A multi-disciplinary designer’s journey in field recording, sound design, and music.

Deer Antlers as Instrument

Posted: December 15th, 2014 | Author: | Filed under: found sound objects, music, sound design

aantlers

Most years I host a “white elephant” party: Bring gifts you were given that are pretty bad, re-wrap them, and then you pick from the pile and laugh at the bizarre stuff you unwrap. Last year, I wound up with a pair of deer antlers.

I don’t hunt, yet I have a thing for taxidermy. I have no idea why.

As they sat in my studio, I thought back to an interview I did with Cheryl Leonard for the Sonic Terrain blog a few years ago. I remember her making instruments from limpet shells and other organic objects. Why was I not exploring the sonic possibilities of this strange object on my shelf?

Deer antlers are bone, not hair, so they are riddled with hollow channels, and are extremely tough. The main thing I tried was to explore their resonance, with a cello bow. I had to lay a good amount of rosin on the bow, but they did resonate. The sound is hissy, atonal, but with some pronounced fundamentals and overtones…just not in relationships that one usually considers musical. I used a Barcus Berry 4000 contact microphone and recorded onto a Sound Devices 702 field recorder.

When I hear an interesting sustained sound with too many frequencies, or odd frequency relationships, I usually go to one place to create something musical out of it: iZotope Iris. It’s a very creative tool for making playable virtual instruments out of pretty much any sound. In this case I also used New Sonic Arts’ Granite granular synthesis plugin for several layers. It all sounded very breath-y, like a somewhat melodic whisper. I mixed it with some LFO-driven rhythms in Reason and a bassline and drone from Madrona Labs’ Aalto. It was all put together in Logic Pro X with very few effects, lightly compressed by Cytomic’s The Glue.

Deer antlers, even processed through modern software, aren’t the most flexible or sonically soothing instruments around, but this article can at least serve as a reminder to explore everything around us for its interesting sonic possibilities. You never know what you’ll find.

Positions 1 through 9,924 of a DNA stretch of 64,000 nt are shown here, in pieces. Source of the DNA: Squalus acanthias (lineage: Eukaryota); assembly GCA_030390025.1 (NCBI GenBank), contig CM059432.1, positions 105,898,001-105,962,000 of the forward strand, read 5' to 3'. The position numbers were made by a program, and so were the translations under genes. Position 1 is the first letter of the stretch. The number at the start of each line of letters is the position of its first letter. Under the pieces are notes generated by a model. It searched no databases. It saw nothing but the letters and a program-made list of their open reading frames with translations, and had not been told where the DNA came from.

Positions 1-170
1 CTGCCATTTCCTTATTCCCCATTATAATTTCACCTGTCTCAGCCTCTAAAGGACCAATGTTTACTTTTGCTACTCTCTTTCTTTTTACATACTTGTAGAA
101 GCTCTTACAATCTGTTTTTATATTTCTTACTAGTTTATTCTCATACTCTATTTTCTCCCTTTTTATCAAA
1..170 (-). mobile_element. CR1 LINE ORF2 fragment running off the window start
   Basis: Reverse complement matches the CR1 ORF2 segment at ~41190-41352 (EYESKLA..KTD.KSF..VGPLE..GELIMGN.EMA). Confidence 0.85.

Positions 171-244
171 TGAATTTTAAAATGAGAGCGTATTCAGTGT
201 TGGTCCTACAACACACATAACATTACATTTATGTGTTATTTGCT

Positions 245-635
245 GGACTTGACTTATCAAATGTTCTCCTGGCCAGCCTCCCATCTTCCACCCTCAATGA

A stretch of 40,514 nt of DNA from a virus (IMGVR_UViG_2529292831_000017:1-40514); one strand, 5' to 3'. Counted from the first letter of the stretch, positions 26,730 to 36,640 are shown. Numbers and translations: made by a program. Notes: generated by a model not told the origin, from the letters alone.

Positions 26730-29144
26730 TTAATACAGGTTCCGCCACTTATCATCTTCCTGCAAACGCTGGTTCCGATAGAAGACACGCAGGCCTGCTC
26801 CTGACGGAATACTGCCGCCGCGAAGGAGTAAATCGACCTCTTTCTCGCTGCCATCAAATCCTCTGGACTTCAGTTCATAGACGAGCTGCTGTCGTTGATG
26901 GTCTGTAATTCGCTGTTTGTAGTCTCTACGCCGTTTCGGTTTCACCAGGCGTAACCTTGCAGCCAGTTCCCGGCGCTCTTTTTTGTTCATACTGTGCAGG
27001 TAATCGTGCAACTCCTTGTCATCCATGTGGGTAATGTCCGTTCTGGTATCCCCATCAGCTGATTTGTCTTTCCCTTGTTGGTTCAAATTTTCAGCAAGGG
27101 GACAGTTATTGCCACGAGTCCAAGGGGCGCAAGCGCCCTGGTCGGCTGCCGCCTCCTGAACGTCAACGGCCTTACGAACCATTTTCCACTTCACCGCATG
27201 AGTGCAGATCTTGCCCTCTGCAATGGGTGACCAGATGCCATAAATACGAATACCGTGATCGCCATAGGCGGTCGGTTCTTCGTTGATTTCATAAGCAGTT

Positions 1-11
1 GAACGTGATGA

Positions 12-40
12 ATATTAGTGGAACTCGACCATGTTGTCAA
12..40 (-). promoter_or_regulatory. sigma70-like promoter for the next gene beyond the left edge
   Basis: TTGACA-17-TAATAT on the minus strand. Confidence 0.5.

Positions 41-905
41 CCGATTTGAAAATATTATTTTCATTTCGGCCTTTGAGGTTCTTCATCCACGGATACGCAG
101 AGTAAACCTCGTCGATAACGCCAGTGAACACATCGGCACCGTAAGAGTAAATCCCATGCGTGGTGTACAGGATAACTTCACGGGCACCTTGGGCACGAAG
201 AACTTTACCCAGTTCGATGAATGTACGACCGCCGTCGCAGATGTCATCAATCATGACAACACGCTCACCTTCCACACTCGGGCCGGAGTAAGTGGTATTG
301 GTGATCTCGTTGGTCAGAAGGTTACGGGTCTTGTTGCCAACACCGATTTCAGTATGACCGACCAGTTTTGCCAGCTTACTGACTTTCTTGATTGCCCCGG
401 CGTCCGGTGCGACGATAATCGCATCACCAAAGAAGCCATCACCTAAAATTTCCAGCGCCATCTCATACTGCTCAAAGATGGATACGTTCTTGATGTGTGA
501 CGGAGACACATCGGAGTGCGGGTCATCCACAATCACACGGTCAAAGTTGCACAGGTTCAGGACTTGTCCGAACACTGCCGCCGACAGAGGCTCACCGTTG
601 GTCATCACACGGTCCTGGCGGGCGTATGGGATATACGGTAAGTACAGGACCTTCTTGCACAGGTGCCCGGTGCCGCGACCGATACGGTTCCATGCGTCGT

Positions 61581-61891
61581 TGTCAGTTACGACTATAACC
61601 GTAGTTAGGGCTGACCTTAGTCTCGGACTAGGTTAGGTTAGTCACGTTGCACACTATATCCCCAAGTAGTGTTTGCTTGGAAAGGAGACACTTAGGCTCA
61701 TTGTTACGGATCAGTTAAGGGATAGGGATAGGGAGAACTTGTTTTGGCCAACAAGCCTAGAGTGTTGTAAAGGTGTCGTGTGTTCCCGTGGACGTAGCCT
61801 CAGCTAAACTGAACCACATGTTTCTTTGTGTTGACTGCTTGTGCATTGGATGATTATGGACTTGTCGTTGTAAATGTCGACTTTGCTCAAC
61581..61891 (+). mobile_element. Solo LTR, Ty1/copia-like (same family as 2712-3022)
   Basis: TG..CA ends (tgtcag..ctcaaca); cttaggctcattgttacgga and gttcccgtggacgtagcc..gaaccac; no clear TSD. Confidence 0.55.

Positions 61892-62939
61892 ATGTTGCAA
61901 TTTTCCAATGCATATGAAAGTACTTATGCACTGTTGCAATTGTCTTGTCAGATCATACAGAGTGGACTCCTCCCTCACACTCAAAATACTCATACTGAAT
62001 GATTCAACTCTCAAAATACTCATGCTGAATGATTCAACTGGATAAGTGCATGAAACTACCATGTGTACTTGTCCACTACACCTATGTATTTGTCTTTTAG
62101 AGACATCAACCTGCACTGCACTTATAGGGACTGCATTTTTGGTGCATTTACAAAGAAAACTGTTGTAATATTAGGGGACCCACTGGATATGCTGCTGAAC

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Automatonomous

Posted: November 4th, 2014 | Author: | Filed under: music
Ramshackle, loose, clattering.

Ramshackle, loose, clattering.

This clacky, rickety ambient music track is made almost entirely from guitar sounds, primarily extended techniques, but far more melodic and structured rhythmic than work shared previously. Clearly enhanced with effects in the edit, and some percussive effects from zithers and accordions that kick in around 0:50 from Echo Collective.

It felt windswept, remote, and forlorn, so I chose this photo from the California ghost town of Bodie to accompany it. Enjoy.

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Indian Summer

Posted: May 27th, 2010 | Author: | Filed under: music

No sound effects or field recordings this time, instead…a short sample of music, improvised on a sweltering fall day that inspired the track’s name.

This piece is entirely played on the guitar, obviously run through effects in places and totally unprocessed in others. Some of the many guitar tracks were also prepared with magnets on the strings, pennies stuck in the fretboard, and I think an elastic band.

You don’t have to ask: Yes, I listen to Klimek and Fennesz. :-)


[Epiphone "Les Paul"-clone guitar into MOTU 828mkII interface, recorded and processed in Apple Logic Pro]

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